The spark for this series of posts was a brief comment at the end of the Introduction to Hart’s Essays in Jurisprudence and Philosophy:
I hope that in what is a second exchange of friendly polemics between myself and Fuller … I have not been unfair in my criticisms of his conception of an inner morality of law; but I see now largely as the result of Professor Lyon’s [sic] essay on Formal Justice that an argument similar to mine against Fuller might be used to show that my claim made in [“Positivism and the separation of law and morals”] and repeated in my Concept of Law that a minimal form of justice is inherent in the very notion of a general legal rule applied according to its tenor to all its instances is similarly mistaken. I am not sure that it is so, but I am clear that my claim requires considerable modification.
As well as wanting to investigate the possible implications of this suggestion myself, I was intrigued to see what writers on Hart had made of it. A quick literature review – carried out by the unscientific method of searching for the name Hart and the phrase “requires considerable modification” on Google Scholar – brought back three papers, by Matthew Kramer, Leslie Green and John Gardner. (This is not a discussion of Hart’s approach to procedural justice more generally, which would have to range much more widely. To name only the most obvious omission, Gardner’s paper is a response to Nigel Simmonds’s book Law as a moral idea – which I read some time ago and, I’m afraid, have not re-read for this blog post.)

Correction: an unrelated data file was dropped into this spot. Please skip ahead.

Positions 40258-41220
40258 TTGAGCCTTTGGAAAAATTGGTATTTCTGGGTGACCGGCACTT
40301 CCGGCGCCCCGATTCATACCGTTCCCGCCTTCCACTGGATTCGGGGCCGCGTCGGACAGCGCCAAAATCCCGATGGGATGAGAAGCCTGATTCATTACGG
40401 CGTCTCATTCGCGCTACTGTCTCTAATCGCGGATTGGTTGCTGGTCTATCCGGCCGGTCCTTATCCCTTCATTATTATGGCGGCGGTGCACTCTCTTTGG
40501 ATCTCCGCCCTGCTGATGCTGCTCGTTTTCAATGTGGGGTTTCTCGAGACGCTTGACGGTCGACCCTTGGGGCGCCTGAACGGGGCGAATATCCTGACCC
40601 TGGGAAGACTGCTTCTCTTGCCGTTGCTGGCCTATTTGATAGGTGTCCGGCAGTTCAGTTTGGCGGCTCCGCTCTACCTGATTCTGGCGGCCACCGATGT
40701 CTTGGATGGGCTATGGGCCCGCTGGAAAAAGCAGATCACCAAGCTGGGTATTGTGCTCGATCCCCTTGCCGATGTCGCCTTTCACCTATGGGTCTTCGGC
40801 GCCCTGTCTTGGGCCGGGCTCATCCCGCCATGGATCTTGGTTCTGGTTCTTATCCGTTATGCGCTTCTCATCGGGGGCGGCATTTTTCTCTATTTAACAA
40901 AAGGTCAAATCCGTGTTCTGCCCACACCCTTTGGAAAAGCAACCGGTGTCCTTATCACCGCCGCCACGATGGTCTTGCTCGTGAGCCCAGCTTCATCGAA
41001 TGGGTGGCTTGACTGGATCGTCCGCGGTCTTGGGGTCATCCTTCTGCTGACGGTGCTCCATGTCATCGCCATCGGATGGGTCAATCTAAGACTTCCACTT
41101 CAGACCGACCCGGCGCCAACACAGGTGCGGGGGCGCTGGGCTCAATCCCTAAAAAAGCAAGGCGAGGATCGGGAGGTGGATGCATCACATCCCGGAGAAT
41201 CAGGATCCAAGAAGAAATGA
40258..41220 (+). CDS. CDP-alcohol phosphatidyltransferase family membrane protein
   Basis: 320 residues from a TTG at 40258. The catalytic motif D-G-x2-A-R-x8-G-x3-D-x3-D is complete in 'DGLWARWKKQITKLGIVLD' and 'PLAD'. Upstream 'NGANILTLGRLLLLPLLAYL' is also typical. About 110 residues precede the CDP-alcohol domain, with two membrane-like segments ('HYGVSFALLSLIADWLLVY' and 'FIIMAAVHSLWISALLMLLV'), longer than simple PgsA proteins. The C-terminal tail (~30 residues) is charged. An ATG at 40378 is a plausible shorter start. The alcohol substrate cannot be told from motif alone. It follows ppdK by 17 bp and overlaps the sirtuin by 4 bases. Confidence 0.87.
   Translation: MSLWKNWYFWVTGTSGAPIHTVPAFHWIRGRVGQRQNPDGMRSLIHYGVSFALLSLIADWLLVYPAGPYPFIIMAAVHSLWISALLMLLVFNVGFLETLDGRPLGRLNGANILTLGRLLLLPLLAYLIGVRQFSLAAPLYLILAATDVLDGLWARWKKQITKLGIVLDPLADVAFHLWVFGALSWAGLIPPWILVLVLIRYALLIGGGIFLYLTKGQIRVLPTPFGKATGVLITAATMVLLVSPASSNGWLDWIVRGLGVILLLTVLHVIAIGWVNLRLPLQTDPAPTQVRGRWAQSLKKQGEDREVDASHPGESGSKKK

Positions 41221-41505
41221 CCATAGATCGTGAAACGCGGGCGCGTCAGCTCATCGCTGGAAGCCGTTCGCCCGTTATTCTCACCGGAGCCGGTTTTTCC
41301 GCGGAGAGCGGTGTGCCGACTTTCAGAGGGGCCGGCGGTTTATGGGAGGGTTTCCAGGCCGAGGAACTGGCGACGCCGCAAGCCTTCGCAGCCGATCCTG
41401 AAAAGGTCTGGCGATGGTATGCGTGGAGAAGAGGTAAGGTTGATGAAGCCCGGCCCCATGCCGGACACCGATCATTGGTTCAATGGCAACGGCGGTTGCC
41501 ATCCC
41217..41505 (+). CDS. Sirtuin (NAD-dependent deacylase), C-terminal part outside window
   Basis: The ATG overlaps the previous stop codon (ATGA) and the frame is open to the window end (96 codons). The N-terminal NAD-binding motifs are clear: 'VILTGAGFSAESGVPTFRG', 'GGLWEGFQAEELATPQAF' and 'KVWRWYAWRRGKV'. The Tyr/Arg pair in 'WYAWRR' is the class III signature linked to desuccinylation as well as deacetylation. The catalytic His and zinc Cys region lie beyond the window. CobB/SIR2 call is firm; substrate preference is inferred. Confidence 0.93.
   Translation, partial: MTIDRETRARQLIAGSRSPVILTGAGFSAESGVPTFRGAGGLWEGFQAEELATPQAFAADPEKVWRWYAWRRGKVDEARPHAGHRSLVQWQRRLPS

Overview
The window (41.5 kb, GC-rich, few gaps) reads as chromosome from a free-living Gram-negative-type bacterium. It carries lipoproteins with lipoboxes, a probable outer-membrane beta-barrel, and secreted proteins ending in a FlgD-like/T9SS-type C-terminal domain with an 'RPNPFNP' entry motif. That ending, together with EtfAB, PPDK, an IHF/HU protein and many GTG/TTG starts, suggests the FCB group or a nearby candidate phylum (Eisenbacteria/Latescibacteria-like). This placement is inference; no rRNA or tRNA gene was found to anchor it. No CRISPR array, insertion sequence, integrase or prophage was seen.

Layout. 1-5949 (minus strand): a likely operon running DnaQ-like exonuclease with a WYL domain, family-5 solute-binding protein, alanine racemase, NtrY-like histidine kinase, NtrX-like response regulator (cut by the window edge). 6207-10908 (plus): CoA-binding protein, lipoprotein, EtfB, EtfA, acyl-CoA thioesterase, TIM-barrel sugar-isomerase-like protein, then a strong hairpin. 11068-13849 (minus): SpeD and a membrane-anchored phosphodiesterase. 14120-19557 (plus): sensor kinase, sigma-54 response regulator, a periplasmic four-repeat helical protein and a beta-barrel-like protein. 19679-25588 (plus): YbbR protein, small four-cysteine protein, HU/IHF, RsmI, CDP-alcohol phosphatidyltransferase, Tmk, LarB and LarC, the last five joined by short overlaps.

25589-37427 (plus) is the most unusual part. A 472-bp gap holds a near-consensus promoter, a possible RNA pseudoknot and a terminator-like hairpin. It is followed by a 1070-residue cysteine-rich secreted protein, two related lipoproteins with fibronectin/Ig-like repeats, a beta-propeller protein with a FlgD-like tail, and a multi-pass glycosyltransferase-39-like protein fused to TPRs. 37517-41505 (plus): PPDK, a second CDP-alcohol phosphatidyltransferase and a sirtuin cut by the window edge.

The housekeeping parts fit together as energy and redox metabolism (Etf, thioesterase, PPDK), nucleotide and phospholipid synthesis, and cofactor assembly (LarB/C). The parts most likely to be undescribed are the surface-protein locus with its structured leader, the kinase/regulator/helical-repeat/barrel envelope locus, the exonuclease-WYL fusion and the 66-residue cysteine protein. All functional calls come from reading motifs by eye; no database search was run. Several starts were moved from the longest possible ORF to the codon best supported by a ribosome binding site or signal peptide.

Here, then, are our three authors on Hart on Lyons, and on Hart’s later inclination to row back from the idea that “the very notion of a general legal rule applied according to its tenor to all its instances” embodied a form of justice.
Kramer, M. (1997), “Justice as constancy”, Law and Philosophy 16:561-80.
The focus of Kramer’s paper is on Lyons’s argument against classing formal regularity as procedural justice, and on Lyons’s challenge to Hart. I have argued that there is some equivocation in The Concept of Law as to whether procedural justice is merely a technical merit of a well-functioning system of law – just as killing without detection is a technical merit of a well-functioning poison – or a quality which deserves the name of justice, albeit without any necessary moral weight. Lyons argued for the first of these positions; Kramer argues persuasively for the second. Procedural regularity, Kramer argues, “ensures that official conduct in the administration of laws is no worse (and no better) than what is required by the substantive standards of fairness in the laws themselves”; “procedural justice ensures a minimum of substantive justice – a minimum that is also a maximum, to be sure”.